InDescent by K. Z. Snow

Now available from Liquid Silver Books.

When a breach in the Prism of Nezrabi frees creatures from another plane, a troubled wizard learns there are things more terrifying than the bogeymen of our nightmares. Like inner demons . . . and love.

Being a powerful, sexually magnetic wizard has its disadvantages. Like inviting the attention of bumbling but persistent rivals. And seductive women. And otherworldly beings.

For Jackson Spey, that isn’t the worst of it. His lover-of-choice is a man with a disturbing past. And a girlfriend. And feelings Jackson is reluctant to return.

The legendary Prism of Nezrabi brings all these elements together when it falls into the hands of Spey’s number-one enemy. No ordinary crystal, the Prism is an intricate microcosm wherein all time, space, and dimensions exist in delicate balance. Humans who’ve been pulled into it have gone mad . . . or simply never returned.

Through inept or malicious magic, the structure’s integrity has been compromised. A breach has freed creatures thought only to exist in Slavic myth. Nobody but the most qualified Adept can repair the split. If Jackson descends into this mystical world, he may have to face something more dreadful than a seemingly impossible task and its potential consequences.

He may have to confront the secrets of his own soul.

* * * * *

"Watching the world go by?" As Jackson sauntered toward the house, he tossed his keys in the air, executed a nifty, overhand catch, and theatrically swung his arm behind his back. Show-off, he thought, chiding himself. Why don’t you just launch into a tumbling routine? He was acutely aware of his houseguest’s smiling eyes.

"Did you see anything unusual while you were out and about?" Adin, who’d apparently found a couple of lawn chairs in the garage, sat placidly, ankle resting on knee, just outside the front door. He reached out and gave Jackson’s fingers a quick, affectionate squeeze.

"Yep, I did." Jackson self-consciously returned the pressure and took a seat in the empty chair.

He wanted to lean over and give Adin a long, slippery kiss. Just hold the man’s head and plant one and let their lips and tongues slide around. Since the house wasn’t far from the sidewalk, he refrained. The impulse continued to needle him, even though they’d had sex that morning. Why couldn’t he seem to get enough?

"Well," Adin said, "I’ve been hearing unusual things."

Before he could explain, a metallic clangor came from inside the flat. It sounded like a chef was throwing a tantrum in the kitchen. A distressed voice let out a mournful, blood-curdling moan. As Jackson bolted up from the lawn chair, Adin grabbed his wrist.

"Don’t bother," he said. "Nothing’s being trashed. Your domowoj isn’t real pleased by my presence, that’s all. So he’s banging the cookware."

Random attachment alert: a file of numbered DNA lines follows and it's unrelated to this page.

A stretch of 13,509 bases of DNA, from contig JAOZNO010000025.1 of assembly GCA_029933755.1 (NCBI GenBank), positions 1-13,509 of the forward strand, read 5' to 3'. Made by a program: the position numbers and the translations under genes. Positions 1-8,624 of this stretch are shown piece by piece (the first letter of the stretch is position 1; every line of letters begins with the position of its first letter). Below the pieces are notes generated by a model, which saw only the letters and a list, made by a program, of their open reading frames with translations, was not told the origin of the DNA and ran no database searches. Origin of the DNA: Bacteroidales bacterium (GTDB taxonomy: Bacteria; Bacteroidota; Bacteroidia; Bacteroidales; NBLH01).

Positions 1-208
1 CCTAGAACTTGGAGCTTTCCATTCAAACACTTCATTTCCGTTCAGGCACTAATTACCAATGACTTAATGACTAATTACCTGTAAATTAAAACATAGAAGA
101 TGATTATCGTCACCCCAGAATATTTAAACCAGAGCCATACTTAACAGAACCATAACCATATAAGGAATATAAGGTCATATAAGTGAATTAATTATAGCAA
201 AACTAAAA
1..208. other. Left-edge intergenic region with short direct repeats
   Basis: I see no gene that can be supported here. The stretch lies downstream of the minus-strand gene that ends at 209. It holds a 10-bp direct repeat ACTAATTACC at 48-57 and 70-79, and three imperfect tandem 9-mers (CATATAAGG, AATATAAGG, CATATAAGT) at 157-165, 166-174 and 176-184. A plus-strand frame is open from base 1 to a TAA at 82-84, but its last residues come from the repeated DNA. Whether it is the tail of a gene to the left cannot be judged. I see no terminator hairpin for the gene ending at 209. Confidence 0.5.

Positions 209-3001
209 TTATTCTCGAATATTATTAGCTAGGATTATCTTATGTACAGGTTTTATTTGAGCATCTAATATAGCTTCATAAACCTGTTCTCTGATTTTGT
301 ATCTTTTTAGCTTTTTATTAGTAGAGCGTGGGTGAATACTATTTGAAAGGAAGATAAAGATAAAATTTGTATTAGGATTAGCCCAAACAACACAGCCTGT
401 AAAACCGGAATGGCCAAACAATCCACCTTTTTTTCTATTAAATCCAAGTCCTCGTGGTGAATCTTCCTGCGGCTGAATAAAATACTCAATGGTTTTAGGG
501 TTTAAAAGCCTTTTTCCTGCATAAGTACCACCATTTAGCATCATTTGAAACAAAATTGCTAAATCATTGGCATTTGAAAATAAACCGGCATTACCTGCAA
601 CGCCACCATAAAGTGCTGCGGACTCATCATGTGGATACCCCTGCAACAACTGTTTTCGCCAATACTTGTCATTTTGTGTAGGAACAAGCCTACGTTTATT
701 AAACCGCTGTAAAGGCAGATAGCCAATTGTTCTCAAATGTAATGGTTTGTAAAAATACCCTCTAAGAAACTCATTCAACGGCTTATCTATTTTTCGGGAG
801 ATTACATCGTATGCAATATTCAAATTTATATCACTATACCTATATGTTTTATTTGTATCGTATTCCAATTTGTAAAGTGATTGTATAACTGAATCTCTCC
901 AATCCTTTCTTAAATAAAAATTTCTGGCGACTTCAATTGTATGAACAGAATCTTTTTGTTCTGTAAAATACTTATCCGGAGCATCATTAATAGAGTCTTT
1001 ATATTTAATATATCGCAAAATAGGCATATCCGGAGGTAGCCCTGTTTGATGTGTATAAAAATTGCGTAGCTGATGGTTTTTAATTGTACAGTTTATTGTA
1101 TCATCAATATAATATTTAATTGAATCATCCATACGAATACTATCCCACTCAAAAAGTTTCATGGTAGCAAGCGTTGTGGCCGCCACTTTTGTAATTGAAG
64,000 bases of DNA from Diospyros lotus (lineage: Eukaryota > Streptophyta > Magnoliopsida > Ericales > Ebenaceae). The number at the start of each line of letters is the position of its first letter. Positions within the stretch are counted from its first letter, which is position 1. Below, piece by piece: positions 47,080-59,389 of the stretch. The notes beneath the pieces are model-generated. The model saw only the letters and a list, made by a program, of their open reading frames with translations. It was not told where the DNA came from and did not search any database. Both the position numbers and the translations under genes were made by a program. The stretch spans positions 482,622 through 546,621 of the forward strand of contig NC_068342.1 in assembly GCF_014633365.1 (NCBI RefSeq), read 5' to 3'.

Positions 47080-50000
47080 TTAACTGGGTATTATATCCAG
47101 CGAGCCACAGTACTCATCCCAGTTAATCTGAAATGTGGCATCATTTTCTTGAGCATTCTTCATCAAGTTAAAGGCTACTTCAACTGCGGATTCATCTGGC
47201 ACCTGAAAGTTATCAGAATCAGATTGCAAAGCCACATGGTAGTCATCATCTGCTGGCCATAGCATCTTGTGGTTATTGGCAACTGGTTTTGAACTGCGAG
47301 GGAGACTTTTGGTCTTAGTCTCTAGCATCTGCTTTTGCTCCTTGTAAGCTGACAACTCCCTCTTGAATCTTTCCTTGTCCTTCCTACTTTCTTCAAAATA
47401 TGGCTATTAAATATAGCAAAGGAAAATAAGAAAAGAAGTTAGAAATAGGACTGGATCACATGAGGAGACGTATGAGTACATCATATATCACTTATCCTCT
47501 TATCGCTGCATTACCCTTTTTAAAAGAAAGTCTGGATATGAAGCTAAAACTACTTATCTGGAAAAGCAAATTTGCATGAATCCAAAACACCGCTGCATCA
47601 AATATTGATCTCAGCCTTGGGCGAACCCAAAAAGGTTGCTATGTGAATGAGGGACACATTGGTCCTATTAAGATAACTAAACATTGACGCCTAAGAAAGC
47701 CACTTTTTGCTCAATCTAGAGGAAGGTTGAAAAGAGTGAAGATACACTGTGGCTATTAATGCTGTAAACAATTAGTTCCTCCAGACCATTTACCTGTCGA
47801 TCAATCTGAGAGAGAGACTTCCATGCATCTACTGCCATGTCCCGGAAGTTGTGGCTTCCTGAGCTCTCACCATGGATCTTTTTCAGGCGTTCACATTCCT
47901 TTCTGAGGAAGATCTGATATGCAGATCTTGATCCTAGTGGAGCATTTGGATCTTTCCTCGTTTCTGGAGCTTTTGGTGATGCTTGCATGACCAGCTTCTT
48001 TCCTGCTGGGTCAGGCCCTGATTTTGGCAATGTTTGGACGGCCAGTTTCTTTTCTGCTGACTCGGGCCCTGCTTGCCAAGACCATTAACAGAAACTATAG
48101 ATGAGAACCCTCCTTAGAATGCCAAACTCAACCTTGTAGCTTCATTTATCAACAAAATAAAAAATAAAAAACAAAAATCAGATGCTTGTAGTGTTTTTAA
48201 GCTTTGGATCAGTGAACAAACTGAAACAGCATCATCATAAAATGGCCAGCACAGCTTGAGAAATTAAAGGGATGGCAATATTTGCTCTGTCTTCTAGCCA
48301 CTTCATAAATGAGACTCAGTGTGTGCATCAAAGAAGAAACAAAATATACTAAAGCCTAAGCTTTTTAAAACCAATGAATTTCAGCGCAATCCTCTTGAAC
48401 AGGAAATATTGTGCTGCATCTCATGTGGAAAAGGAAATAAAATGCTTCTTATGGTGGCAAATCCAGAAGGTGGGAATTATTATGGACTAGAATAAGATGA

"I don’t give a shit what his problem is. I just want him to leave us the hell alone."

A new crash echoed inside the apartment.

"I don’t think he’s happy with my language, either," Jackson said. "They’re sanctimonious little pricks."

This time, something thudded against the door.

Adin kept hold of Jackson’s wrist. "It wouldn’t be a good idea to banish your domowoj. He belongs here. He’s only doing his job."

Indecision made Jackson pause for a moment. He wasn’t sure he could communicate with the creature; he didn’t know its native language.

Slipping out of Adin’s grasp, he turned to the door. "I’ll try something else, then."

Entering the cool, dim flat, Jackson immediately spotted his domestic guardian diving beneath the stove. He didn’t bother wondering how the thing fit under there. It just slipped out of sight. Walking to the range, he gripped the top edge of each side.

In Latin he said, "This is my home. You are welcome here. My guest is also welcome here. You and I have nothing to fear from him. Therefore, you must dwell here peaceably, in silence. Leave me and my guest be."

The domowoj must have understood him. Perhaps because Latin was the universal language of magic, perhaps because this guardian could understand any language in which the homeowner spoke. The stove shuddered beneath Jackson’s hands. A disgruntled mumbling came from behind it.

Jackson sent tendrils of white light from his fingertips. The light spread over and seeped beneath the stove like irradiated frosting. Then it soaked into the stove. When no trace of it remained, the domowoj was still.

"Thank you," Jackson murmured. "Now stay that way."

He turned to the fridge and grabbed a beer, then rejoined Adin outside.

"Got it under control?" Adin asked, twisting around to look up at him.

"I think so."

Continuing to stand, Jackson let himself enjoy the view. He loved looking at Adin from different angles. It was like rotating a well-cut gemstone to admire its facets. Some things, and people, just seemed to redefine the concept of perfection. If only the man were dumber than a stump...

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